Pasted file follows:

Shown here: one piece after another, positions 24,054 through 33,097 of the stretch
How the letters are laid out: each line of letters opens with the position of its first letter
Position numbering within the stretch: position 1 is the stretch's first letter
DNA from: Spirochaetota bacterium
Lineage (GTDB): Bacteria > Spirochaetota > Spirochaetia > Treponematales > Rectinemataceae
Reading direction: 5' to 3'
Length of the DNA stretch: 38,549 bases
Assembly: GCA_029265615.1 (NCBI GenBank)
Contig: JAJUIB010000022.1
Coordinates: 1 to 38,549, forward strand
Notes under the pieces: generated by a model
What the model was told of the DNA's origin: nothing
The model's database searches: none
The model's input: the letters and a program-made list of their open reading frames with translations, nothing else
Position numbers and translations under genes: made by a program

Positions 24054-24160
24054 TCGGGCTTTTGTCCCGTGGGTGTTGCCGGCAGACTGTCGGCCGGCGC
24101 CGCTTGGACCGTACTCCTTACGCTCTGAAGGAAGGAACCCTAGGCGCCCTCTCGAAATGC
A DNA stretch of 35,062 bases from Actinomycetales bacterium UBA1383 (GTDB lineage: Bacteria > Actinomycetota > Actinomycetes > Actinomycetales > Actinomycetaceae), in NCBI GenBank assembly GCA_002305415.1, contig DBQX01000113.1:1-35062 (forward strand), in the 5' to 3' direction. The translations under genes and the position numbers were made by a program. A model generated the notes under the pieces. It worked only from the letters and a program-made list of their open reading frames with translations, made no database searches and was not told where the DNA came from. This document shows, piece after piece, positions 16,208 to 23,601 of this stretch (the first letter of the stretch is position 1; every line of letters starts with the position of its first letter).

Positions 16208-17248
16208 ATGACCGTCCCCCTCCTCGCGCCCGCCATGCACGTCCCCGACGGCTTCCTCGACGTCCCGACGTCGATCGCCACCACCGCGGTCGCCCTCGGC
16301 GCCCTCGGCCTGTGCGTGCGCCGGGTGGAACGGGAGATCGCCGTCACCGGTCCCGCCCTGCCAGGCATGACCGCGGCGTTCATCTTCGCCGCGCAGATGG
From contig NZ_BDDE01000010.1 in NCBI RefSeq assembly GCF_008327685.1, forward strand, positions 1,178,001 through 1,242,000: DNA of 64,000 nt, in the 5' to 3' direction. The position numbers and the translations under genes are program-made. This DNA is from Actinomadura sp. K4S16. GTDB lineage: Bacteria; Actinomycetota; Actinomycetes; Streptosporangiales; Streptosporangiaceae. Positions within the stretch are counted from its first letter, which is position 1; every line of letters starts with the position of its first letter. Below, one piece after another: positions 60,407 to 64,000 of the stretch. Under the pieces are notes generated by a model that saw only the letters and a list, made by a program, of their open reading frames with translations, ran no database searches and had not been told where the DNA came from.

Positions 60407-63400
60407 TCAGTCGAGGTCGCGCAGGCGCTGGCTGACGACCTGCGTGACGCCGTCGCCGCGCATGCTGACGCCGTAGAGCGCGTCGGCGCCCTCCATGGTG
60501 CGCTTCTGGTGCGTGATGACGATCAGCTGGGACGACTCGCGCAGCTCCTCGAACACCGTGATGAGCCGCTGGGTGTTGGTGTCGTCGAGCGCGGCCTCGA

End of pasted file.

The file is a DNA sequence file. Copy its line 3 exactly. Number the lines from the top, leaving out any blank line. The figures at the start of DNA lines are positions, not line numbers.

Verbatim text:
Position numbering within the stretch: position 1 is the stretch's first letter